to General Johnston at Harper's Ferry. From this officer I came with a pass to Richmond, arriving here Saturday, June 8. I that day called on the Assistant Secretary of State, with whom I had long been in familiar correspondence, and him in the evening related to Mr. Toombs in his own rooms the substance of Mr. McLane's communications to myself. I remained in Richmond at the hotel, constantly seeing Mr. Browne, Mr. Attorney-General Benjamin and other personal friends until Tuesday, when I left for Charleston. I there went to my sister's house and remained several days, calling on various and publishing in the Courier of Saturday, June 15, nearly a column of comments upon the financial and other apects of the war at the North.
On Monday, June 17, my brother-in-law, a citizen of Charleston, coming home advised me to hasten my departure North, as he had learned that certain persons calling themselves a vigilance committee had determined to annoy me if I should stay. I was indisposed to accept this advice, but my sister being in delicate health earnestly deprecated my remaining any longer I accordingly consented to leave via Louisville the next morning. I did so, explaining the reason of my departure to some of my friends, and taking with me two communications from his Imperial Majesty's consul at Charleston to the French minister and chancellor at Washington. These were confided to me as a personal friend but bore the official seal of the consulate.
At Augusta stopping only to dine I did not register my name at the hotel until I was requested by one Mr. Evans, calling himself a concilman, so to do. I then did so, stating to this person who I was, and exhibiting to him my address and letters in my possession. I reached Atlanta at midnight and was there arrested by the marshal, who exhibited a telegram from the mayor of Augusta describing my baggage, giving my name as Hilt, and denouncing me as a suspicious person. I at once demanded an examination. This was accorded to me by the Honorable B. C. Yancey, who pronunced the charge unfounded and recommended my immediate release. I voluntarily proposed to await replies to telegrams which I dispatched to friends in Charleston, and to Messrs, Browne and Benjamin at Richmond.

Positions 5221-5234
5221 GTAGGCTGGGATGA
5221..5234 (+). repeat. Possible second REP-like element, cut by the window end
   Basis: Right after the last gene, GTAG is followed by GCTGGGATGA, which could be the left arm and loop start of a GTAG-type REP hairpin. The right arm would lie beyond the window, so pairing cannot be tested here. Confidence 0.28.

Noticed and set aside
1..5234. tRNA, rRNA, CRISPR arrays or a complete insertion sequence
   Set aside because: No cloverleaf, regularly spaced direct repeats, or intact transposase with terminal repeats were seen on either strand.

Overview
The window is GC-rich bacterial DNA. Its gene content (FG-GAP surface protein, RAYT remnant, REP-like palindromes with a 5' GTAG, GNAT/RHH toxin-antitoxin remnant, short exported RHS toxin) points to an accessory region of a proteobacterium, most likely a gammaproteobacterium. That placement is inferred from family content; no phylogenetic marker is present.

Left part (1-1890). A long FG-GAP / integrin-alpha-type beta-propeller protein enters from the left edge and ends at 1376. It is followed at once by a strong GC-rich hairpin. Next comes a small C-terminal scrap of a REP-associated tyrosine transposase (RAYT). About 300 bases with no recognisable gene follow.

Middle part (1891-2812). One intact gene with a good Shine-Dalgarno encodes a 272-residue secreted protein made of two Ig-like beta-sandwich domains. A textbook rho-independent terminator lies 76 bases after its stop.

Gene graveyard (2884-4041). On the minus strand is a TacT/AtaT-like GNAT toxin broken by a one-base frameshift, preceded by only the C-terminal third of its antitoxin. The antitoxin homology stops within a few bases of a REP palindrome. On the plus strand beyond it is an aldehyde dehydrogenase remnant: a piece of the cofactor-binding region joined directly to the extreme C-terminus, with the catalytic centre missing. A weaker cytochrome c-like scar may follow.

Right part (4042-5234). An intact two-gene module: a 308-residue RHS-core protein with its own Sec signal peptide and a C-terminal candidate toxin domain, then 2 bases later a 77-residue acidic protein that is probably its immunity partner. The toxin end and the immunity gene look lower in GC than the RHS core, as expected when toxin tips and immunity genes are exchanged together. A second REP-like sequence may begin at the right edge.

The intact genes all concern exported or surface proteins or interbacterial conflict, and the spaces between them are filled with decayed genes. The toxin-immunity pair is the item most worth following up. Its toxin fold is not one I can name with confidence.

On Wednesday, June 19, Mr. Browne and Mr. Benjamin replied that I "was unjustly accused and should be immediately released". Mr. Yancey having also of his own motion telegraphed to Mr. Toombs (a note from whom lay among my papers), that officer replied that he had no personal knowledge of me. This circumstance, taken in connection with the arrival on the same day of a violent personal attack made on me in the Richmond Examiner of June 17, exicted so much popular feeling against me that Mr. Yancey advised my waiting a day tel in Atlanta. The next day brought another article denouncing me as a spy in the Charleston Mercury, with telegrams to the same effect from several persons, none of them pesonally known to me. My cousin, Rev. E. P. Palmer, of Marietta, Ga., coming over on this day to see me, joined with Mr. Yancey in advising me not to face the populace thus excited or to pursue my journey through Middle Tennessee. My brother-in-law and sister coming to Atlanta the next day, Friday, took the same view. Mr. Yancey receiving telegrams demanding me from Augusta and from Charleston replied that while I sought justice in Atlanta I should not be surrendered to any othe authority.
I then proposed to leave for Richmond, asking an escort of the mayor and offering to pay the expenses of any intelligent person who would go with me to relate the true state of the case to the authorities here. This offer of mine was accepted by one Mr. W. S. Bassford, and Mr.